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Senate Supports Textile Industry Trade Agenda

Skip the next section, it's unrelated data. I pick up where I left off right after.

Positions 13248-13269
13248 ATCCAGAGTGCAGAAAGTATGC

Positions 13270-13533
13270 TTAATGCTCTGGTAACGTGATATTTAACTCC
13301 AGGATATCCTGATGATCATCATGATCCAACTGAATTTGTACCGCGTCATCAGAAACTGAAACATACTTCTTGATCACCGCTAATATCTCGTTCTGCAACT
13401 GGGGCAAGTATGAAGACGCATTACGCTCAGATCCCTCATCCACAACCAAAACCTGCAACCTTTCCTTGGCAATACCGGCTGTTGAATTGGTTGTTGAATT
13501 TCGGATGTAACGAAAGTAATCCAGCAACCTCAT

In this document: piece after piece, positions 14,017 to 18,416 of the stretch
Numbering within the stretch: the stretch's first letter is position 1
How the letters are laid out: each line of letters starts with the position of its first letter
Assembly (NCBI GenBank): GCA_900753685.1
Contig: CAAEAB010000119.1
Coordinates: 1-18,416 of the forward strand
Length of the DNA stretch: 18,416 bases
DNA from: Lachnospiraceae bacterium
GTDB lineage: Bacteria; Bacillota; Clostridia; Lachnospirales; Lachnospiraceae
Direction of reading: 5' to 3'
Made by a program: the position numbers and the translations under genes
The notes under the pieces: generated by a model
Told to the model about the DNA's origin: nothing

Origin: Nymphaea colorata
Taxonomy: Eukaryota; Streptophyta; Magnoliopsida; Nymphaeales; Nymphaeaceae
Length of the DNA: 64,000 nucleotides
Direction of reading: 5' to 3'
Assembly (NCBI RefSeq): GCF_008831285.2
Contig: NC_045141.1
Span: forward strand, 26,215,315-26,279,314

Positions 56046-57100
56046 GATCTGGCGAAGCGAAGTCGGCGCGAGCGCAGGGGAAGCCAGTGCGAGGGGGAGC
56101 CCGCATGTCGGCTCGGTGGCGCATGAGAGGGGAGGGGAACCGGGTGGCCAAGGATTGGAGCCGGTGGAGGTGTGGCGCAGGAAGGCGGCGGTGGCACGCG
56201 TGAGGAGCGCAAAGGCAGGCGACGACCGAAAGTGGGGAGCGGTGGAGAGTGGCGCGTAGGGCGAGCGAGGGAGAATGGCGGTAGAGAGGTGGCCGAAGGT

Textile state senators have added key elements of the domestic industrys trade agenda to legislation granting President Bush expanded trade negotiating authority. The amendments to the Trade Promotion Authority Act (TPA) would require other nations to open their markets to textile and apparel exports and also to protect United States anti-dumping laws, which the textile industry frequently has used to combat unfair trade practices.An amendment sponsored by Sen. John Edwards (D-N.C.) would write into law the negotiating objectives of the domestic industry in connection with the current World Trade Organization (WTO) trade liberalization talks and any other bi-lateral trade agreements. The Edwards amendment states the "Principal negotiating objectives of the United States, with respect to trade in textile and apparel articles, is to obtain competitive opportunity for United States exports of textiles and apparel in foreign markets." To accomplish this, the amendment would require other nations to reduce their tariff levels to the same or lower levels as the U.S. by a certain date and eliminate non-tariff barriers to trade in textiles and apparel. The amendment, co-sponsored by Senators Max Cleland (D-Ga.), Zell Miller (D-Ga.), George Allen (R-Va.), Blanche Lincoln (D-Ark.) and Jesse Helms (R-N.C), was approved by a substantial margin of 66 to 33. Van May, president, American Textile Manufacturers Institute (ATMI), praised the senate action. " The senate recognizes that fairness must be a key objective in textile trade negotiations, and by adopting the Edwards Amendment, the senate has served notice that the U.S. textile industry is not to be given away in future trade talks," he said. In a related development, the senate adopted another amendment that would exempt U.S. anti-dumping, countervailing duty and other trade remedy laws from the so called "fast track" procedure whereby trade agreements cannot be amended by Congress. The amended version of the TPA bill provides that if any trade agreement negotiated under fast track procedures includes changes to U.S. trade laws, the proposed changes would be subject to regular congressional procedures, including full debate and amendment. That amendment was a major setback for the Bush administration and importers who believe it undercuts their ability to negotiate trade agreements.The senate is expected to pass the final version of the bill by its Memorial Day recess starting May 24, and the bill would then have to be reconciled with an already approved House version of Trade Promotion Authority.